The construction of most homes follows local regulations. The means any given home will stand up fine under generally normal weather conditions, such as thunderstorms and snowstorms. Unfortunately, the weather sometimes throws more extreme weather at an area and your roof is the most likely victim in those cases.
Take a hurricane for example. Even a low-level, Category 1 hurricane can produce winds up to 95 miles an hour. After that, roof wind damage should come as no surprise. That begs the questions of what qualified as roof damage and how to identify roof wind damage.
Read on and we’ll cover the essentials of what wind damage to a roof is and how to spot it.
What Is Roof Wind Damage?
In essence, wind damage to a roof means anything that compromises the roof’s ability to maintain the building envelope of your home. You can think of the building envelope as all the structures and systems that keep the outside weather outside of your home.
When wind compromises the shingles, membrane, or supporting structures, it compromises that envelope. Your home becomes less efficient at retaining heat or cool air, as well as keeping out moisture. That constitutes wind damage.
Now that you have a general idea of what wind damage means, let’s look at some specific kinds of damage you might see.
Most basic, 3-tab shingles can withstand wind speeds of up to around 60 miles per hour. You can get specialized shingles with higher wind ratings. However, you don’t typically see these shingles outside of areas known for hurricanes or tornadoes.
That being said, almost any area can experience the occasional storm with strong winds. If the winds climb above the speed rating of your shingles, you may see a few tear loose. In extreme cases of prolonged high winds, you may lose a substantial number of shingles.
You cant typically spot this kind of damage with a visual inspection from the ground.
Normal shingles come with an adhesive on the back that lets them stick to one another. High winds can break that adhesive seal.
When that happens, the shingles curl back under the pressure of the wind. You don’t normally see this in the main area of the roof.
Instead, you see curling shingles in high-stress areas of the roof, such as along the edge or on the roof’s ridge, at corners, or near a chimney. Much like missing shingles, you don’t need a close inspection to spot curling shingles. A visual inspection from the ground will usually show the damage.
If you cannot see the entire roof from the ground, though, you or a contractor will want to make a visual inspection from a ladder or on the roof itself.
Another of the signs of wind damage to a roof you may find are lifting shingles. With this problem, the shingle itself remains undamaged. The wind creates enough pressure beneath the shingle that it actually loosens the nails that help hold the shingle in place.
Unfortunately, this is not a problem that you can typically see from the ground. At that distance, the shingles all look intact and secure. You’ll generally only see this issue if you take a close look from on a ladder or on the roof.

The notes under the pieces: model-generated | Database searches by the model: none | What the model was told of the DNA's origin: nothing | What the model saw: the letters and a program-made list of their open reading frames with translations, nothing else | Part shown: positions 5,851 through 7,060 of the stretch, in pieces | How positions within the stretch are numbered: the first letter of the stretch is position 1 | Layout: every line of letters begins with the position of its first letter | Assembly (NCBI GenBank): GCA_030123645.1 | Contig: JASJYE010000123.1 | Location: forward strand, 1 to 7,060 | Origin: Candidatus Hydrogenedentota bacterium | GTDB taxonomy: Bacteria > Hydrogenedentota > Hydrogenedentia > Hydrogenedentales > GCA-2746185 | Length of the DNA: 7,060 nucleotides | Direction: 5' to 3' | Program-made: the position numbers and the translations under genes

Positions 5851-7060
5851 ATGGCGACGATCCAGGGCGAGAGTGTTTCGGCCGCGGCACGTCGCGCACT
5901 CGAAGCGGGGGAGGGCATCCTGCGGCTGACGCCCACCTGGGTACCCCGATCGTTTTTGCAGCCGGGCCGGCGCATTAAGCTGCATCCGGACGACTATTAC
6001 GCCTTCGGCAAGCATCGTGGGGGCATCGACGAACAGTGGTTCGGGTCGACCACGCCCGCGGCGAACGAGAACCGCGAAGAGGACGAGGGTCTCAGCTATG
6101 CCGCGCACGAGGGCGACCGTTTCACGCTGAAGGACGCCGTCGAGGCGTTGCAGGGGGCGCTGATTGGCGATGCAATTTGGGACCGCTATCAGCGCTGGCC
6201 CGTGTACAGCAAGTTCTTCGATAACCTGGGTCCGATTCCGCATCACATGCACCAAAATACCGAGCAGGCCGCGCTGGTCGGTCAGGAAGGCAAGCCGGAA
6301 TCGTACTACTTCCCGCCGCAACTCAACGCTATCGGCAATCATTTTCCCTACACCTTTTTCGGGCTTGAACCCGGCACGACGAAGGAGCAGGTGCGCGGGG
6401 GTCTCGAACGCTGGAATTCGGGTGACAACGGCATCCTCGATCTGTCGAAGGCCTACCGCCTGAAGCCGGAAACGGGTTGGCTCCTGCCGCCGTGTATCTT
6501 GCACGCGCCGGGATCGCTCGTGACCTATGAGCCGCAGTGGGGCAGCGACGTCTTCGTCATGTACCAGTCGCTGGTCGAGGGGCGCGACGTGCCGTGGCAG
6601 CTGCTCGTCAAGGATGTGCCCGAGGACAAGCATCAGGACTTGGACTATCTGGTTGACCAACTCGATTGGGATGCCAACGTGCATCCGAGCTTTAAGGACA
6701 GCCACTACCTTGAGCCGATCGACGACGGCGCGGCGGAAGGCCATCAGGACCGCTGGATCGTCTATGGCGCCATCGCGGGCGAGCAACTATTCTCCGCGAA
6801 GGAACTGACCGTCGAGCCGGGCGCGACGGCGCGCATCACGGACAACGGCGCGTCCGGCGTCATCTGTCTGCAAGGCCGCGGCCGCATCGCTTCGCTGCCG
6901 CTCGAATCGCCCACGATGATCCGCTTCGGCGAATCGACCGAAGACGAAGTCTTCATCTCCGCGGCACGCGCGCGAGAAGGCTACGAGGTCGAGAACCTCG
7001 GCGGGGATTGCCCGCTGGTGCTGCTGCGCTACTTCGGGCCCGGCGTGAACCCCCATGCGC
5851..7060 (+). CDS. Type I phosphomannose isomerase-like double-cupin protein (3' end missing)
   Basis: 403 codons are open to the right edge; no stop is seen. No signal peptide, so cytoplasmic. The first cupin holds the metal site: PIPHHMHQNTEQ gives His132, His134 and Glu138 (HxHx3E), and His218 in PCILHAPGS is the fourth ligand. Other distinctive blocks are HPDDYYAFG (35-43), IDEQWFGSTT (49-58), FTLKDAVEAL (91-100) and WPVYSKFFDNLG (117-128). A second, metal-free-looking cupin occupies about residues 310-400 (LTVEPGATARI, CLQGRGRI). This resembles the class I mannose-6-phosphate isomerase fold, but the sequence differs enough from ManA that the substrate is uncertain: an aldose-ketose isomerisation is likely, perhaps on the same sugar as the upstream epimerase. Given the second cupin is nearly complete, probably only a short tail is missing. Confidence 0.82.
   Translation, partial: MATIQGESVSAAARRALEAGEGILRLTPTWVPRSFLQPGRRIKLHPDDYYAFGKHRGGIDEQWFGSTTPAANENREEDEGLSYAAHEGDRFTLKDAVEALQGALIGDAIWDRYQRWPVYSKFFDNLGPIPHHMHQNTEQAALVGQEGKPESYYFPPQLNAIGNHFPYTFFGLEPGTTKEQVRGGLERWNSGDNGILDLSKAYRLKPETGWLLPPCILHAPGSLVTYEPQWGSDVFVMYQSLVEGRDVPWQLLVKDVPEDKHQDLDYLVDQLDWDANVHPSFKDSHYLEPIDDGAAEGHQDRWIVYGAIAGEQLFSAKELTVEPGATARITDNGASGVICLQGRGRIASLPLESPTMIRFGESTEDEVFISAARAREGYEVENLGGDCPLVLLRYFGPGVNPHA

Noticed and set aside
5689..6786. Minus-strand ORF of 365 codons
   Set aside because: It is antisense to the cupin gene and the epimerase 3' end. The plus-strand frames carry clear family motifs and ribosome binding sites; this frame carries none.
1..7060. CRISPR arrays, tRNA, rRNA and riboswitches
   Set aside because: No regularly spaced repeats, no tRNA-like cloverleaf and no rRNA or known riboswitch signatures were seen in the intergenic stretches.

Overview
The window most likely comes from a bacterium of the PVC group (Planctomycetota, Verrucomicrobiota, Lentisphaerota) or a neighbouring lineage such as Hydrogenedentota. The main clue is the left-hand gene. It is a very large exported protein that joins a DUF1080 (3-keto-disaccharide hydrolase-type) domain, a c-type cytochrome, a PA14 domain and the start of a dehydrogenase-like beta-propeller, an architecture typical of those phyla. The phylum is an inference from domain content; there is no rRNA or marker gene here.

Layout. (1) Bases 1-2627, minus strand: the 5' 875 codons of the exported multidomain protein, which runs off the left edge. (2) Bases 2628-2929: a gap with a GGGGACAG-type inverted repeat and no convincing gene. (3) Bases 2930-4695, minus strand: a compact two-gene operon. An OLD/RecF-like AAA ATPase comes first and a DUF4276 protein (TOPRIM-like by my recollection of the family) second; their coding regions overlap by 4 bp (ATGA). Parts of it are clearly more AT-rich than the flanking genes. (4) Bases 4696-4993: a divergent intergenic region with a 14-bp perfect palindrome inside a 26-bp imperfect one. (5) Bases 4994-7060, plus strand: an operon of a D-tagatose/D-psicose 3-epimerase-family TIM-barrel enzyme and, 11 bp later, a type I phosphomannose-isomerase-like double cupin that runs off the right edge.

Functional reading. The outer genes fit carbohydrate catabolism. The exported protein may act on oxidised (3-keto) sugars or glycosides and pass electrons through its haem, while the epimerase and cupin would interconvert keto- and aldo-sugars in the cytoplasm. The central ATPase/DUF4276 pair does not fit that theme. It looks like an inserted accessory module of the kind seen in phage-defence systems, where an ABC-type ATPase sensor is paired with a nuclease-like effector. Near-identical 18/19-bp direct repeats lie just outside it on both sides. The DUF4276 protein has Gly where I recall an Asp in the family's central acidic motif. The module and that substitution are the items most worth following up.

Since the nails are loose, it creates a path for water to get into your home through the nail holes. When properly secured, the nails themselves plug the holes securely. Once they lift out, there is enough give around the nails for water to sneak in around them.
Sometimes, the only evidence you get of wind damage to a roof is when the roof leaks. Depending on how dry the weather proves after the high winds, you might wait weeks before the next serious rainstorm rolls through.
If you remember to check after the first major rainstorm after the winds, you can probably spot water in your attic. Depending on how bad the leak is, you might see a puddle on the floor or simple wetness on the underside of the wood that supports your roof.
If you don’t check, you may see brown stains, mold or mildew growth, or bubbled areas in the paint on your ceiling.
Shingles come with mineral granules on them. These granules extend the life of your shingles by offering protection from sunlight and boosting fire resistance. Following heavy winds, you should check your gutters.
If you find a lot of granules built up in the gutters, consider it a red flag. They don’t mean your roofing will fail immediately, but it does mean you’ll likely need a roof replacement far sooner than you originally planned.
Dealing with Wind Damaged Roofs
Assuming the damage to your roof is not catastrophic, how do you deal with that damage. If you’re only dealing with a missing shingle or two, you can probably handle fixing it yourself. Once you get beyond a few shingles, though, you should minimally get a roof inspection by a roofing professional.
They can detail how much damage your roof suffered and provide an estimate for repairs. Unless you possess substantial experience in roofing, securing the services of a roofing pro is the best option for a problem-free repair. As with any major home repair, you should get estimates from several roofing companies.
Roof Wind Damage and Your Home
You can face roof wind damage anywhere in the country. While areas on the east coast will face more hurricanes and the midwest sees more tornadoes, high winds can occur almost anywhere. With extreme weather events growing increasingly common, you should prepare for routine roof checks.
Keep an eye out for missing, curling, or lifting shingles. All of these indicate that the wind compromised your roof. After heavy winds, keep an eye out for leaks in your home and granule buildup in your gutters.
Ready for some more tips for your home? Check out the posts in our Home & Garden section on this site.